The World Cup is now over. Whatever shall I do now?
The thing about long, drawn-out events like the World Cup (and a month or so of any sporting event, even one you look forward to and objectively enjoy, is a long, long time, do you hear me NHL Playoffs? And don’t even get me started on the NFL’s plan to expand their playoffs again – ain’t nobody got time for that) is that once they’re over you look up and realize that there were a lot of other things that really needed to be accomplished during that period and, well, they still need to be accomplished.
Where are those dratted house elves when you need them?
I have a class to prep for the fall. Plans to make for August. Grading to do for, well, pretty much every day until the end of July. I desperately need a haircut, despite there being objectively less hair on my head than there used to be. And next week is the 4H County Fair, which is always a blur in the best of circumstances.
Methinks there will be some short sleep around here for a while.
And yet it was definitely worth it. We watched most of the games, and it actually became a family activity that we could all share. Hey, so it wasn’t learning a new language together while we crafted organic trinkets out of Fair Trade recycled forest products to sell them at local markets in order to raise funds to benefit homeless kittens. Sometimes you just have to vegetate in front of a screen and share the magic of asking, “Now why is that a yellow card instead of a foul/red card/public flogging?”
Also, “What is the deal with people wearing different-colored shoes on each foot, anyway?”
There were a lot of things I liked about the games. The Chileans deserved better than they got after some really fascinating matches, for example, and after watching the Germans dismantle Brazil I’m feeling much happier about the fact that the US only lost to them 1-0. I enjoyed the announcers that worked the American broadcasts – most of them rented from the English Premier League. They were refreshingly brutal in their assessments of both players and performances (“it looked like a triple salchow out there!” said one after a particularly egregious flop) and even the guy who sounded way too much like Michael Palin for me to take altogether seriously was interesting.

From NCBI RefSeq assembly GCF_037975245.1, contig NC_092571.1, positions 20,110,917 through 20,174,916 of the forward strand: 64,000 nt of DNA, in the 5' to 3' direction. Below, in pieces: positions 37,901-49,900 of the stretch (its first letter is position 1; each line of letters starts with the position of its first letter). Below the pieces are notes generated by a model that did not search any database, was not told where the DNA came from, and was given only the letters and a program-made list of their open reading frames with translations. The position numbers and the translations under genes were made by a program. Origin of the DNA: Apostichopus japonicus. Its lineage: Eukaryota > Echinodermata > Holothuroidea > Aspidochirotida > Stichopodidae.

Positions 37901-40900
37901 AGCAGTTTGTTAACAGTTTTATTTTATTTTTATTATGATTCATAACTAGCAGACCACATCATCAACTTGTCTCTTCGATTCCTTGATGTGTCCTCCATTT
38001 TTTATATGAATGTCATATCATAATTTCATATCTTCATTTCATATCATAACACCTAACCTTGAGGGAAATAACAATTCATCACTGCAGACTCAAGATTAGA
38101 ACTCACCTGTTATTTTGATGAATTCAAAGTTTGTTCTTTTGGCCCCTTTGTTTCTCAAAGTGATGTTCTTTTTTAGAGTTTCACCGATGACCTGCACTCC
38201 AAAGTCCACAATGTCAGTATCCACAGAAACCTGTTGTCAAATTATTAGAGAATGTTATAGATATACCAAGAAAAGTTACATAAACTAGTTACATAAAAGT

There were also a few things that I didn’t like. Does anyone play a less interesting style of anything than the Dutch? Seriously – I tried to be on their side, but I began cheering for Argentina about halfway through their semi-final because I couldn’t fathom watching another game consisting entirely of people kicking the ball backwards.
One thing that struck me, as I watched the matches, was how friendly most of the players were with each other.
Some of it just seemed to be the kind of unwritten (I assume it’s unwritten – perhaps not, but I can’t imagine that anyone would actually put it in a rule book) assumption that there were times when it was appropriate to kick the ball gently back to your opposition, who would take a few moments to let you get set again before the game would start up in earnest. This usually happened after a player actually seemed to get hurt and lay there for longer than they would if they were just trying to draw a foul. Whoever had the ball would often just kick it out of bounds, turning over possession to the other team. And when play resumed, the other team would just kick it back. I thought that was very courteous of them.
Some of it was also the sort of “hey, man – no hard feelings” exchanges that happened after most fouls. It’s just a game. You don’t really see that in hockey or American football very often.
I’m sure that some of those players don’t like each other, and some of them are the usual assortment of jerks and idiots that one finds in any assemblage of humanity (somebody really ought to feed that Uruguayan player before games so he doesn’t try to eat opposing players in the middle of the pitch anymore). But mostly they seemed to respect each other and play within the rules of decorum as generally understood.
Diving was okay if graceful and not too exaggerated or often, for example. Don’t mess with anyone’s goalie. If you were genuinely caught doing something stupid, shut up, accept the card and move on. A nice thumb’s up on someone’s good idea that you just couldn’t follow through on is always appreciated. And so on.
Eventually it occurred to me that of course they felt that way.
They were highly paid professional athletes – the elites of the world at a sport that dwarfs every other in terms of interest and participation around the planet. They all have spent years training to be where they are. They do this for a living, at the highest level, when most people watching them (not in the US, of course, since most people here probably spent half of what few games they tuned into wondering where the end zone was) would gladly pay to be where they are. They move in the fairly rarified circles of the wealthy and famous. Half of them are teammates with their opposition in other leagues around the world.
They have more in common with each other than they do with anyone watching them, really.
Of course they treat each other with a certain amount of camaraderie regardless of the color of their uniforms. Who else would understand them? Who else knows what their lives are like? The guy in the cheap seats? The viewing audience? Seriously?
So it was interesting watching them go about their jobs, kicking a ball around and getting handsomely paid for it. I enjoyed the games.
And now there is work to be done, alas.